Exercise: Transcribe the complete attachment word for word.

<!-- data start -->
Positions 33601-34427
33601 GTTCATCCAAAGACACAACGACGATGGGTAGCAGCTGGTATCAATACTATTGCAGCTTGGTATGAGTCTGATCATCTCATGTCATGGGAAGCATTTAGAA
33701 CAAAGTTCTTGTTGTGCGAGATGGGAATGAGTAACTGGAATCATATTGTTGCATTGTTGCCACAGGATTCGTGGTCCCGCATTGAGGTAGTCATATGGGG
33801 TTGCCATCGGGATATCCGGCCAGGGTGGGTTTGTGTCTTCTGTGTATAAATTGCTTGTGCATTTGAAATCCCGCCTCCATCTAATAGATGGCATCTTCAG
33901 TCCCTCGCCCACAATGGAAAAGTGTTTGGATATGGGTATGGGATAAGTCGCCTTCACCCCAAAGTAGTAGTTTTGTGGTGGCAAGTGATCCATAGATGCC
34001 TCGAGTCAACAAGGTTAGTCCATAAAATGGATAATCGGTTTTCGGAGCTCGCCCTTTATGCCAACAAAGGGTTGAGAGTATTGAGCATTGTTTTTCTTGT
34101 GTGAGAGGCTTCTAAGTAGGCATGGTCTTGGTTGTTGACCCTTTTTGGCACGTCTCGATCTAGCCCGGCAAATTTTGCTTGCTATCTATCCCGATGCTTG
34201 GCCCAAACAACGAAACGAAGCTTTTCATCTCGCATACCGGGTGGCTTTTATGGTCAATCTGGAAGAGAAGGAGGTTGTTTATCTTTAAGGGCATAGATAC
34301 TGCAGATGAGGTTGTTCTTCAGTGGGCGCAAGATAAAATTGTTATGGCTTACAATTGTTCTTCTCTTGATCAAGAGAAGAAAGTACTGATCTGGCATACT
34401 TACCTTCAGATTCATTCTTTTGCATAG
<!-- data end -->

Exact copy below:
Positions 33601-34427
33601 GTTCATCCAAAGACACAACGACGATGGGTAGCAGCTGGTATCAATACTATTGCAGCTTGGTATGAGTCTGATCATCTCATGTCATGGGAAGCATTTAGAA
33701 CAAAGTTCTTGTTGTGCGAGATGGGAATGAGTAACTGGAATCATATTGTTGCATTGTTGCCACAGGATTCGTGGTCCCGCATTGAGGTAGTCATATGGGG
33801 TTGCCATCGGGATATCCGGCCAGGGTGGGTTTGTGTCTTCTGTGTATAAATTGCTTGTGCATTTGAAATCCCGCCTCCATCTAATAGATGGCATCTTCAG
33901 TCCCTCGCCCACAATGGAAAAGTGTTTGGATATGGGTATGGGATAAGTCGCCTTCACCCCAAAGTAGTAGTTTTGTGGTGGCAAGTGATCCATAGATGCC
34001 TCGAGTCAACAAGGTTAGTCCATAAAATGGATAATCGGTTTTCGGAGCTCGCCCTTTATGCCAACAAAGGGTTGAGAGTATTGAGCATTGTTTTTCTTGT
34101 GTGAGAGGCTTCTAAGTAGGCATGGTCTTGGTTGTTGACCCTTTTTGGCACGTCTCGATCTAGCCCGGCAAATTTTGCTTGCTATCTATCCCGATGCTTG
34201 GCCCAAACAACGAAACGAAGCTTTTCATCTCGCATACCGGGTGGCTTTTATGGTCAATCTGGAAGAGAAGGAGGTTGTTTATCTTTAAGGGCATAGATAC
34301 TGCAGATGAGGTTGTTCTTCAGTGGGCGCAAGATAAAATTGTTATGGCTTACAATTGTTCTTCTCTTGATCAAGAGAAGAAAGTACTGATCTGGCATACT
34401 TACCTTCAGATTCATTCTTTTGCATAG